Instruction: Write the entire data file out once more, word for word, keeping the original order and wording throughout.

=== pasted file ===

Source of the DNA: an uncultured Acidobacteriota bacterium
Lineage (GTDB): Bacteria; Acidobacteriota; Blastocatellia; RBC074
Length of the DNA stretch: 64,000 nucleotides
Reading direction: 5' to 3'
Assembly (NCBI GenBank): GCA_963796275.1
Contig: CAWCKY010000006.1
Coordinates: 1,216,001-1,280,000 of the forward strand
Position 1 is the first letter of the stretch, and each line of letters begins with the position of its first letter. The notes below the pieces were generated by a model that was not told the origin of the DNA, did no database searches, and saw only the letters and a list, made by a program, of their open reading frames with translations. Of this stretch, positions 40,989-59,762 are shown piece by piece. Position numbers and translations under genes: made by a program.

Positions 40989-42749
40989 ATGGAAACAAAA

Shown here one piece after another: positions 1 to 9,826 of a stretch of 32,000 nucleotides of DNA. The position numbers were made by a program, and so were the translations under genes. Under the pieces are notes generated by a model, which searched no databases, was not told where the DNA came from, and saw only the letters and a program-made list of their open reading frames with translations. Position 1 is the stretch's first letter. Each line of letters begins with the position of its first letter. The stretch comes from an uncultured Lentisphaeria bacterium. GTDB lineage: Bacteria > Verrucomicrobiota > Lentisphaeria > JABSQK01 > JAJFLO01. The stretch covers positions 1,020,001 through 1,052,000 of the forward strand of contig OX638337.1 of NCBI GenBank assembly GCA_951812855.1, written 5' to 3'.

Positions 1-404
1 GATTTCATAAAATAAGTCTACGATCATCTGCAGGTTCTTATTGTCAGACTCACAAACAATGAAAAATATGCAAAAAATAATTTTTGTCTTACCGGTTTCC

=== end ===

Source of the DNA: an uncultured Acidobacteriota bacterium
Lineage (GTDB): Bacteria; Acidobacteriota; Blastocatellia; RBC074
Length of the DNA stretch: 64,000 nucleotides
Reading direction: 5' to 3'
Assembly (NCBI GenBank): GCA_963796275.1
Contig: CAWCKY010000006.1
Coordinates: 1,216,001-1,280,000 of the forward strand
Position 1 is the first letter of the stretch, and each line of letters begins with the position of its first letter. The notes below the pieces were generated by a model that was not told the origin of the DNA, did no database searches, and saw only the letters and a list, made by a program, of their open reading frames with translations. Of this stretch, positions 40,989-59,762 are shown piece by piece. Position numbers and translations under genes: made by a program.

Positions 40989-42749
40989 ATGGAAACAAAA

Shown here one piece after another: positions 1 to 9,826 of a stretch of 32,000 nucleotides of DNA. The position numbers were made by a program, and so were the translations under genes. Under the pieces are notes generated by a model, which searched no databases, was not told where the DNA came from, and saw only the letters and a program-made list of their open reading frames with translations. Position 1 is the stretch's first letter. Each line of letters begins with the position of its first letter. The stretch comes from an uncultured Lentisphaeria bacterium. GTDB lineage: Bacteria > Verrucomicrobiota > Lentisphaeria > JABSQK01 > JAJFLO01. The stretch covers positions 1,020,001 through 1,052,000 of the forward strand of contig OX638337.1 of NCBI GenBank assembly GCA_951812855.1, written 5' to 3'.

Positions 1-404
1 GATTTCATAAAATAAGTCTACGATCATCTGCAGGTTCTTATTGTCAGACTCACAAACAATGAAAAATATGCAAAAAATAATTTTTGTCTTACCGGTTTCC